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<big>Great news - the Martha Graham Center wins the appeal concerning their ownership of the bulk of the Graham repertory.</big>
FOR IMMEDIATE RELEASE
August 18, 2004.
APPELLATE COURT RULES IN MARTHA GRAHAM CASE
Fourth decision in long legal battle over the late choreographer’s work overwhelmingly affirms ownership by the organizations that she created
The Martha Graham Center of Contemporary Dance is pleased to announce that the United States Court of Appeals for the Second Circuit today overwhelmingly affirmed the United States District Court’s rulings regarding the Center’s ownership of dances choreographed by Martha Graham along with related sets and costumes.
The Appellate Court affirmed the trial court’s findings that Martha Graham assigned all of the dances created before 1956 to the Center. The Court also found that Martha Graham was an employee of the Center and that works created between 1966 and her death in 1991 were works-for-hire. The Court remanded seven dances to the district court for further findings questioning Graham’s job responsibilities. The Martha Graham Center for Contemporary Dance, with its legal team at Cravath Swaine & Moore, led by Katherine B. Forrest, Esq., and Joanne M. Gentile, Esq., believes it has ample proof of its ownership to satisfy the District Court with respect to these seven dances.
The remainder of the Court’s findings -- that Ron Protas breached his fiduciary duty to the Center and owes damages for licensing fees he inappropriately pocketed, and that the sets and costumes are owned by the Center -- were also affirmed. With respect to the breach of fiduciary duty the court stated, “There was evidence that Protas ignored questions that surfaced from several sources about his ownership of the dances, sets, and costumes, and made assertions regarding ownership of these items to the Center’s board of directors and to third parties. These assertions were, at best, irresponsibly made, and, at worst, intentionally misleading.” The panel of Judges (Newman, Kearse and Pooler) who rendered this decision all have extensive expertise in the area of intellectual property.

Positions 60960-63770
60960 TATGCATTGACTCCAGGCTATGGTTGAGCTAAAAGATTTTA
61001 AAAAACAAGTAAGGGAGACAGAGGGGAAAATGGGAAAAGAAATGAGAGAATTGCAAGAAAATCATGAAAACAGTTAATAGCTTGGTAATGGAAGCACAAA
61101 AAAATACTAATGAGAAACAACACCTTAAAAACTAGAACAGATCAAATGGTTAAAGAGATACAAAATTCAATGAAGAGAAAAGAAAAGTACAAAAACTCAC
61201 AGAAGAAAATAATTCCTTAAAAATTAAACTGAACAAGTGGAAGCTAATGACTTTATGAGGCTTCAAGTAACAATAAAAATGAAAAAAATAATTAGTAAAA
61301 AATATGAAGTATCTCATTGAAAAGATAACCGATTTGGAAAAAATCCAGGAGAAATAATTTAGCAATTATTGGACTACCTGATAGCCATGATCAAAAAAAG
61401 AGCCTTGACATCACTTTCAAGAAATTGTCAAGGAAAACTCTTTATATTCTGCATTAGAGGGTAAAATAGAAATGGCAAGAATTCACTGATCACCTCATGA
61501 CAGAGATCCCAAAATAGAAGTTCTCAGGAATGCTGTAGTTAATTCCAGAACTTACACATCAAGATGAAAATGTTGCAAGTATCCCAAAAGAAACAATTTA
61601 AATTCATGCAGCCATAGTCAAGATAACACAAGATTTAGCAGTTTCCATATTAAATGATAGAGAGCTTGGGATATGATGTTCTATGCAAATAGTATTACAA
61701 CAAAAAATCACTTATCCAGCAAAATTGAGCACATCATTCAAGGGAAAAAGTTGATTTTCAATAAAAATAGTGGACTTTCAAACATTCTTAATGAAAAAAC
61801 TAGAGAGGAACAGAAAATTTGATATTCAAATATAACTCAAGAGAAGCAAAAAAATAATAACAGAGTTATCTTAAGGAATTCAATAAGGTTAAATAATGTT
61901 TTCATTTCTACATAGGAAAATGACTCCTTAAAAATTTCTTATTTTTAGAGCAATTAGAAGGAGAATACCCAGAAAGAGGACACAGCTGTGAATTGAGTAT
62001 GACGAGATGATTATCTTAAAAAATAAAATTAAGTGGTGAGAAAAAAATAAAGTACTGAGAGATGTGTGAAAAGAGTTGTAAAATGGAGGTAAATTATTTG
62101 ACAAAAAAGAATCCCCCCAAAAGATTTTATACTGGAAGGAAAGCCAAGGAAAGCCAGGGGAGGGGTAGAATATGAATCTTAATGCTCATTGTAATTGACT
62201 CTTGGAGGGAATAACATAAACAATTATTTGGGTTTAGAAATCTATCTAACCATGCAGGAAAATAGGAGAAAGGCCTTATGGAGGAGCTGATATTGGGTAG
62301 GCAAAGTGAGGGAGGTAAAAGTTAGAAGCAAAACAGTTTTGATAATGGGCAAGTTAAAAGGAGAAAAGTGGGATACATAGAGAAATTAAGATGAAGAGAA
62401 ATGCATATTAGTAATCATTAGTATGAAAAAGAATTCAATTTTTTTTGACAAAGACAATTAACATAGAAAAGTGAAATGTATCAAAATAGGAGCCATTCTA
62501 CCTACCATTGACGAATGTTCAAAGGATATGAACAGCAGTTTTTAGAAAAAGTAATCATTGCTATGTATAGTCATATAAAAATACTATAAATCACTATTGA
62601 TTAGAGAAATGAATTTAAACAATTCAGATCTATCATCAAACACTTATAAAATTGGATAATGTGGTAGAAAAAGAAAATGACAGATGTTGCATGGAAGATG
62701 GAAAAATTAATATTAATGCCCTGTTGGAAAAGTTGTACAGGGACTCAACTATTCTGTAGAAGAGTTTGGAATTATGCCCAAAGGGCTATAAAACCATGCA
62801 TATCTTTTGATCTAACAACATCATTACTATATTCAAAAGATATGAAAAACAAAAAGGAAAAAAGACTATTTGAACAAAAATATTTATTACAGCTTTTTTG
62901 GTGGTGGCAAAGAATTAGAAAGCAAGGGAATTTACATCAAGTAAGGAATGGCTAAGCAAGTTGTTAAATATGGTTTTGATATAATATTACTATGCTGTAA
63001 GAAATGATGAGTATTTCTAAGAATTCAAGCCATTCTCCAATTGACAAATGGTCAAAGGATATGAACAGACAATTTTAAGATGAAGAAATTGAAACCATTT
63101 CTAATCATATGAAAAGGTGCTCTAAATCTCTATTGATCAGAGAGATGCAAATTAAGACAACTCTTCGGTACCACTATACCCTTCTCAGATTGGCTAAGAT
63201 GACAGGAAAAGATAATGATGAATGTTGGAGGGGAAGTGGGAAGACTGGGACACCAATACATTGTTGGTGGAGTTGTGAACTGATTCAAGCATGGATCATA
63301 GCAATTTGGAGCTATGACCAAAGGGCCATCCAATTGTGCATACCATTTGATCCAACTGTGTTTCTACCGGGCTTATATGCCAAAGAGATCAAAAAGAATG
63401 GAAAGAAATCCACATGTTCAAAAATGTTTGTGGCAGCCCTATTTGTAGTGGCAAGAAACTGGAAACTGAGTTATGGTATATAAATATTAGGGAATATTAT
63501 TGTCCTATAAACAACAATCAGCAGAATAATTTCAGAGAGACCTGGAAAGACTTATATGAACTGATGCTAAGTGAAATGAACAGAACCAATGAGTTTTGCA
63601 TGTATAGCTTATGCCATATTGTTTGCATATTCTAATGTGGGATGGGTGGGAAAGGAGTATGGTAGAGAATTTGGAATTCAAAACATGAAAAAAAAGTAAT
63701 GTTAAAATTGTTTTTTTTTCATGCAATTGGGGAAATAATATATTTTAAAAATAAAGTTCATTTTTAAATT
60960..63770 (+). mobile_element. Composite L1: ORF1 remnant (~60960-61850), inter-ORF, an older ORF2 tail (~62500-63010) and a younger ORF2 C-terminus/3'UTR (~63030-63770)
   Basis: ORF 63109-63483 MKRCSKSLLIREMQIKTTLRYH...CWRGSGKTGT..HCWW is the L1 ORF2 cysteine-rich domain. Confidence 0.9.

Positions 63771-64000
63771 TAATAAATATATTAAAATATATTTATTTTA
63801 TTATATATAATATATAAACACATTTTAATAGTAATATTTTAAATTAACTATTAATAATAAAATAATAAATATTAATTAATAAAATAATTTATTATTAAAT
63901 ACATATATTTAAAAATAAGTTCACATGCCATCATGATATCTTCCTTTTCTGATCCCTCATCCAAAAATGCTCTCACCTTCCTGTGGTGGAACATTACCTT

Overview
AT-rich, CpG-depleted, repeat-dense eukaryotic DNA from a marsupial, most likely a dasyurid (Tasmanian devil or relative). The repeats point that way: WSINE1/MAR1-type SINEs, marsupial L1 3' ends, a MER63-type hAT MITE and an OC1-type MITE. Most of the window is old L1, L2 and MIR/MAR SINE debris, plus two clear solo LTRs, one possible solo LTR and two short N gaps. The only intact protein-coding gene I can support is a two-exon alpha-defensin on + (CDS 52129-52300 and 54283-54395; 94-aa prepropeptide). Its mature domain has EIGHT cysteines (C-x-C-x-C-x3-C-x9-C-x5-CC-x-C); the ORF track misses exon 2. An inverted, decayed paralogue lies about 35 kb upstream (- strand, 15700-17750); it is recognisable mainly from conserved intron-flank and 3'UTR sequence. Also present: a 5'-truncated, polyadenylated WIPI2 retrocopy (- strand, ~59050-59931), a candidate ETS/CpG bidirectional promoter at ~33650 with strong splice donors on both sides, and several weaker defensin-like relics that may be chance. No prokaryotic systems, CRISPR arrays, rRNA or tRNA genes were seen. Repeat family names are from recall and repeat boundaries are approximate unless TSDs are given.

Marvin Preston, Executive Director of the Center stated, “We are extremely pleased with the Court’s decision. It confirms what we have always known, that Martha Graham built this organization to preserve and carry forward her
legacy in dance. Fortunately, our day-to-day focus has not been on legal issues: we have been dancing, and dancing to great acclaim. Our goal has always been to keep this great art alive.
“The world is indebted to our Board of Trustees – in particular, Delores Barr Weaver, Inger Witter, Francis Mason, and Judith Schlosser, who supported the Center through its most difficult times with donations and loans – and to the intrepid employees and patient suppliers of the Martha Graham Center and School. We also acknowledge with deep gratitude the organizations that showed their confidence in us through major support of our efforts through these recent years of legal and financial challenges: The Andrew W. Mellon Foundation, Rockefeller Brothers Fund, Carnegie Corporation of New York, Robert Sterling Clark Foundation, New York Community Trust, American Music Center, New York Times Company Foundation, Fan Fox and Leslie R. Samuels Foundation, The Dana Foundation, Ernst & Young, the National Endowment for the Arts, New York State Council on the Arts and New York City Department of Cultural Affairs.”
“We look forward to dancing Martha’s work for audiences worldwide, forever.”
The Martha Graham Center of Contemporary Dance keeps vital and builds upon the work of Martha Graham by: performing Martha Graham’s ballets in authentic ways; teaching the dance vocabulary of Martha Graham; preserving, documenting and sharing Martha Graham’s historical legacy; generating new theatrical experiences and artistic resources; and creating and cultivating audiences moved by the evolving Martha Graham art form.
<small>[ 18 August 2004, 05:32 PM: Message edited by: Stuart Sweeney ]</small>